There’s a substantial amount of polite confusion in L.A. about the difference between “thrift shops” and “vintage shops.” And no one — not even the people who own these fine establishments — knows where to draw a line. To my mind, going “thrifting” involves hunting around for deals on secondhand stuff and coming home with $4 jeans that I can distress myself. Thrift shops are where you treat yourself to new-to-you clothes because you don’t want to shell out for yet another $50 shirt you'll wear once when you could get 10 shirts for the same price, and where you find outfits for the annual ugly sweater Christmas parties. On the other hand, I think of “vintage” shops as carrying highly curated selections of clothing and accessories that I can’t afford, like an authentic Chanel bag or prescription sunglasses. Across L.A., thrift shops are disappearing while vintage boutiques are popping up all over the place. After a Saturday of exploring thrift and vintage stores alike, I learned that there are plenty of vintage shops that still allow you to be thrifty, and that the tried-and-true, better-than-the-dollar-store thrift shops still very much exist on L.A.'s Eastside. Here are the eight best places to find deals on people's old stuff.
1. Goody Store
Squashed near a bizarre-looking pink brick building, Goody Store is in Little Armenia, right near the intersection of Santa Monica Boulevard and Western. From the outside, it is a truly forgettable-looking establishment, which is how I’ve managed to walk by it so many times without ever going in. However, finally entering Goody Store was a lot like entering the wardrobe that led to Narnia. I assumed the store was going to be a 10-foot-square room, but it just kept extending. The middle-aged couple running the shop paid no attention to me as I perused the clothes, furniture and array of kitchen supplies; they kept right on eating their Armenian pastries, drinking coffee and watching television. (Honestly, they were my ideal welcome committee.)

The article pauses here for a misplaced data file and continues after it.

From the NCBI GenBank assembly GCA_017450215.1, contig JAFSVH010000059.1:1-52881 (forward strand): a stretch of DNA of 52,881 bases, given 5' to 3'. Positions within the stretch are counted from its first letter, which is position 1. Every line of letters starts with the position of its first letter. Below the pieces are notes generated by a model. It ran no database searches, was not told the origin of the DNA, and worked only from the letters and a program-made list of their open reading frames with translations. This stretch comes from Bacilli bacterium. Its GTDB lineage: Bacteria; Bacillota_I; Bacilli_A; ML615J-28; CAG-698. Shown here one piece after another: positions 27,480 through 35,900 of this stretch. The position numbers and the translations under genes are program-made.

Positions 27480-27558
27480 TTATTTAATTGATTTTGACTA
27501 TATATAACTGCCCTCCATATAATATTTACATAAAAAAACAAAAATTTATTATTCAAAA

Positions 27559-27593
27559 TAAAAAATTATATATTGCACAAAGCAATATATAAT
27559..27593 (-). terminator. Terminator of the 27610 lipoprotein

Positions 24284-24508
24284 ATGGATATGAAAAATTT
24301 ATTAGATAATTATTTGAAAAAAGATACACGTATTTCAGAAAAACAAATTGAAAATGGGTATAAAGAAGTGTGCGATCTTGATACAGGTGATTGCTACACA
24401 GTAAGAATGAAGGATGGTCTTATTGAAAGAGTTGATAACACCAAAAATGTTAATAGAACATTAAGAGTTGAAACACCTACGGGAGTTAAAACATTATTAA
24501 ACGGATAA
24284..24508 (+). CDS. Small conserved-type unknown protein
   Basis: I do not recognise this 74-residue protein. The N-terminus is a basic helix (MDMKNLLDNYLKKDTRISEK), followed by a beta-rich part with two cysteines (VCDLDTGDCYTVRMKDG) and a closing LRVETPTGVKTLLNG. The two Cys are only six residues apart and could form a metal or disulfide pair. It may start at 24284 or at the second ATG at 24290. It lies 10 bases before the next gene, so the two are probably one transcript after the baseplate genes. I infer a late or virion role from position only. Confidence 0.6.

Hidden gem: Kitchen necessities. The wine glasses (and shot glasses) were a dollar apiece, and they had stacks of beautiful serving dishes for $2 each.
Vintage or thrift? Thrift.
5214 Santa Monica Blvd., East Hollywood. (323) 962-5691.
2. Son of a Vet
Though you have to trek past Montecito Heights, Son of a Vet is worth the long-ass haul. It fulfills every thrift niche you forgot existed, including an impressive display of VHS tapes, 99-cent CD-ROM computer games, 59-cent cassette tapes and DVDs. (Moment of silence for the fact that DVDs are rapidly becoming a thrift item.) It has piles and piles of books that are priced well under a dollar, inexpensive household goods and some great art in the back that could brighten any living room for six bucks.
Hidden gems: The inexpensive art in the back room.
Vintage or thrift? Thrift.
3310 N. Eastern Ave., El Sereno. (323) 227-1808.
3. Deseret Industries